My child is good inside; I say to myself as I catch him screaming “holy s$%t” while going down the indoor water slide. *smiles nervously at the other parents staring*
My child is good inside, I mumble, palm to my forehead, after asking him to put his socks on for the fifth time so we can go to school.
I take a deep breath and then another. My child is SO good inside; I remind myself as he fesses up to putting puffed popcorn down the heat register.
Because my child is good inside! Even when he does things that make me shake my head and want to shake him in frustration. Before, I would have thought, how does he know exactly how to push my buttons?! He knows not to do that. We’ve already talked about this. And those are the milder thoughts I’m willing to share here. But, changing my inner thoughts to reflect the reminder that my child is not out to get me and that he’s good inside has made a huge difference in my relationship with him.
My change of heart is all thanks to recently reading “Good Inside” by Dr. Becky Kennedy. In her book, Dr. Becky focuses on the concept that children (and parents) are good inside. It’s that simple. The behaviors that drive us crazy as parents are really just ways our children communicate with us while their brains are still growing and developing. After doing some emotional self-reflection, I realized that the thoughts that were automatic and habitual to me in a moment of frustration related to my child’s behaviors were setting a problematic tone for how I viewed and interacted with my child.
Reading Dr. Becky’s book helped me realize, and reminded me, that I am good inside, something I doubted most nights at 11 pm after a defeating parenting day. My child is good inside, something I realized I didn’t believe some days. And those behaviors, the attitude, and the constant lack of listening that was going on in my home? Totally developmental and part of his job in our family. The problem, many times, was that I was slacking on my job in the family, guiding him through those behaviors and experiences.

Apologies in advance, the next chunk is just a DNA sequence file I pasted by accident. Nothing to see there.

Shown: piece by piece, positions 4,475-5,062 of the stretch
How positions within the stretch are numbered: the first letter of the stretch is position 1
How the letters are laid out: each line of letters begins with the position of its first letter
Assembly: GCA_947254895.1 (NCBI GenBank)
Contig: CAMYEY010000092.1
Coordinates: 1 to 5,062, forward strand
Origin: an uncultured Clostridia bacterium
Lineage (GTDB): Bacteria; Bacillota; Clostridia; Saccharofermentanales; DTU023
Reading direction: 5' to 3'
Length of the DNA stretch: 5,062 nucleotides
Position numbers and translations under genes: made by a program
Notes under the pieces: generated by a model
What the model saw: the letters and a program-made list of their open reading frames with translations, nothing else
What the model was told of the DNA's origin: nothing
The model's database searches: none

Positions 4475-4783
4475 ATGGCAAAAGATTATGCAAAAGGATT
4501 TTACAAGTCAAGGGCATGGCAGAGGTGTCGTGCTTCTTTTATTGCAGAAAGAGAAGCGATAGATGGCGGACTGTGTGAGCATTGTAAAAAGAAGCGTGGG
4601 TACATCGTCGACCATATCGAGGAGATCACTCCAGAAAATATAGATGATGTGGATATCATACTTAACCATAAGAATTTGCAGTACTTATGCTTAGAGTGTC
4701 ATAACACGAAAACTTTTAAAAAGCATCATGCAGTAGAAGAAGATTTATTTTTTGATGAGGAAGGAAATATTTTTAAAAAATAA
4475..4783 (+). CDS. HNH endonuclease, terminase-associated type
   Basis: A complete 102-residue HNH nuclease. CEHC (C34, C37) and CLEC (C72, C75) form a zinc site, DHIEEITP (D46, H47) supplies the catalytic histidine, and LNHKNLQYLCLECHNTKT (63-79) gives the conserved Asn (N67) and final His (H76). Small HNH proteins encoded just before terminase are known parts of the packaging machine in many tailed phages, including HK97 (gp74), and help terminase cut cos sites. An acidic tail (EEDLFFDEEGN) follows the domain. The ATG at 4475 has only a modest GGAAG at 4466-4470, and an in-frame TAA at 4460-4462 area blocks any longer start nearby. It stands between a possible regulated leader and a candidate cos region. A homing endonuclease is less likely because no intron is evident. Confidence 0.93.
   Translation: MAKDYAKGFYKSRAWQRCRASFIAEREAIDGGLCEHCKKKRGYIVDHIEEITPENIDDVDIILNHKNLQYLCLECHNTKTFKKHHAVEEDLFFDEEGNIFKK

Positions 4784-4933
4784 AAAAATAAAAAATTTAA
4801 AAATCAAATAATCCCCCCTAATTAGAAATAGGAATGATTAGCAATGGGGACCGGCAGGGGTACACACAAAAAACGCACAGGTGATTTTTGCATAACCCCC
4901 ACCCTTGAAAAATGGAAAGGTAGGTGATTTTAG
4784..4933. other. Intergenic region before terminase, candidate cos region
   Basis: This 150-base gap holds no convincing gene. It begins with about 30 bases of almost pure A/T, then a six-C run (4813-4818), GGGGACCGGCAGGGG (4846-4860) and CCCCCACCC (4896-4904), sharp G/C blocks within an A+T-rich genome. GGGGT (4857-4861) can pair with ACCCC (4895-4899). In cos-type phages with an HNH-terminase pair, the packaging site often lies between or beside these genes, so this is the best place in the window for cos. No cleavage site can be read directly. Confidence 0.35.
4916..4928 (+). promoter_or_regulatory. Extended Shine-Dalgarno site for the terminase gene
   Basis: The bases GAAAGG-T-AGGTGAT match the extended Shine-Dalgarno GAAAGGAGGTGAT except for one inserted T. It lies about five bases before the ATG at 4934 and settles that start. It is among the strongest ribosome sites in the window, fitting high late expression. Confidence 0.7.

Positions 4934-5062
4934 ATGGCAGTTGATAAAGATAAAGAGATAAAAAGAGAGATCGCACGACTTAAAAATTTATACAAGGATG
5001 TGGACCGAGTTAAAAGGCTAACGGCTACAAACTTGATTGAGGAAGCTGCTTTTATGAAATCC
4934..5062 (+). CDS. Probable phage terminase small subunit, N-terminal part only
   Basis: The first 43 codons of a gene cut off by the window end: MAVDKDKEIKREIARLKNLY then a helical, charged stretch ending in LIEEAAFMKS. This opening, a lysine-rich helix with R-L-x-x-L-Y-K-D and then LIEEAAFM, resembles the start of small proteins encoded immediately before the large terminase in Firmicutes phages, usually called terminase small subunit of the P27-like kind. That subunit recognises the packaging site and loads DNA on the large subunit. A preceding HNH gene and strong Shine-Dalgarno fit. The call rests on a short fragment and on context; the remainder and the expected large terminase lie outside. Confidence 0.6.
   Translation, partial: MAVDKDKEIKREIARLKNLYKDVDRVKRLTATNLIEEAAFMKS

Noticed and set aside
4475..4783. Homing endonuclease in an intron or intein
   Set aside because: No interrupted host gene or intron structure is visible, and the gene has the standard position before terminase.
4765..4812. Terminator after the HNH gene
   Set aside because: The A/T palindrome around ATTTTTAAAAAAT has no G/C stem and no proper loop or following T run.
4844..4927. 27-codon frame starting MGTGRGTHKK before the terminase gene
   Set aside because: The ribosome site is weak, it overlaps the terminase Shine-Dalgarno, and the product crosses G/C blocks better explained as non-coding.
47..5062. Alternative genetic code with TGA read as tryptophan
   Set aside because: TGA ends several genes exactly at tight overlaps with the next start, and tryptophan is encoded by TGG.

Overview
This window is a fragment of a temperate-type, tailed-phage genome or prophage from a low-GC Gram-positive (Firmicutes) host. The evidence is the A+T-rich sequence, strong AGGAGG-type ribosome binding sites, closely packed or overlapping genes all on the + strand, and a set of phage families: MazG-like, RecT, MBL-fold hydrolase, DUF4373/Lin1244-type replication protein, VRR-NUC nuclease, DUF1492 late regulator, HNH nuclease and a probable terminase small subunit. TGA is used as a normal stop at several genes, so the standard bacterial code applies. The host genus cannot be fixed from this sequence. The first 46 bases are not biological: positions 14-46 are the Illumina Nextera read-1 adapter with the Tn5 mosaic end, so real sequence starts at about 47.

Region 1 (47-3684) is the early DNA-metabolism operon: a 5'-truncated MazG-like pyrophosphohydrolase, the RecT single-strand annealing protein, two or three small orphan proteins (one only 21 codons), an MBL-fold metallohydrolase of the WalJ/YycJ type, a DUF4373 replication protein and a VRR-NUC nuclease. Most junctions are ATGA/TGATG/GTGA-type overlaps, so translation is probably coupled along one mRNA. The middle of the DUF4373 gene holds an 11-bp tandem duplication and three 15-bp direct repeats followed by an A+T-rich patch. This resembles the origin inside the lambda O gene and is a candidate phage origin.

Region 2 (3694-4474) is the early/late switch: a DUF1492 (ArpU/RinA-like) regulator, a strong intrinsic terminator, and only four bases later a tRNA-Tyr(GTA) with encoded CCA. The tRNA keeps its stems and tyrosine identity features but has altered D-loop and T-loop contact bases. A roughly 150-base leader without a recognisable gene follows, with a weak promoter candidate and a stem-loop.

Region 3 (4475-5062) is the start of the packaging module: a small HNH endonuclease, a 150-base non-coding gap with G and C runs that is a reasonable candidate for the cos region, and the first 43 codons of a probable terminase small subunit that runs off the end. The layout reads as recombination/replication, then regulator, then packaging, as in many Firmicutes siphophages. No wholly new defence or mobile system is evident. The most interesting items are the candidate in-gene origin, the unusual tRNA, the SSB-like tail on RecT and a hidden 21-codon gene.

As Dr. Becky puts it, our young children have really only developed a “downstairs” survival brain so far. The part of their brain that says I wanted the cookie, so I ate the cookie. The part where mom said don’t eat the cookie, though, or that the cookie was someone else’s? The “upstairs brain” where things like empathy and emotion management live? Yeah, still developing. And that’s part of our job as parents, to act as the staircase between the downstairs (survival brain) and the upstairs (higher thinking brain). The problem in our family was that I was putting way too much responsibility on my pre-schooler to have and be able to access everything in his upstairs brain at age five instead of acting as that staircase when needed.
Unfortunately, it’s still needed a LOT at age 5. I have to constantly ask questions about the feelings and situation behind the behaviors instead of just assuming the behaviors are my child out to ruin my day. I’ve had to learn to be that staircase when needed to help my son connect concepts in the moment. Dr. Becky talks about how preventative interaction with our kids outside of behavior can significantly impact how our children learn to manage behaviors. Every suggestion in her book I’ve tried so far has made a difference in how I’ve spoken to my son and, connectedly, his behavior.
I have my husband reading the book now, and we’re both discussing and making significant changes in the structure of discipline in our family, how we all talk to each other, and how we spend our time together. I can genuinely say that we already see changes in ourselves and our five-year-old, and I’m sure only more is to come.
And you know what? My son was genuinely curious about why we shouldn’t put puffed popcorn down the floor register. “What is that thing?” He asked me later. “Where does it go to?” Both were legitimate questions, but at the moment, all I could see was exasperating behavior. My son’s brain is still learning and growing. Dr. Becky’s book is one I will forever now recommend to other parents because we’re learning and growing as parents too.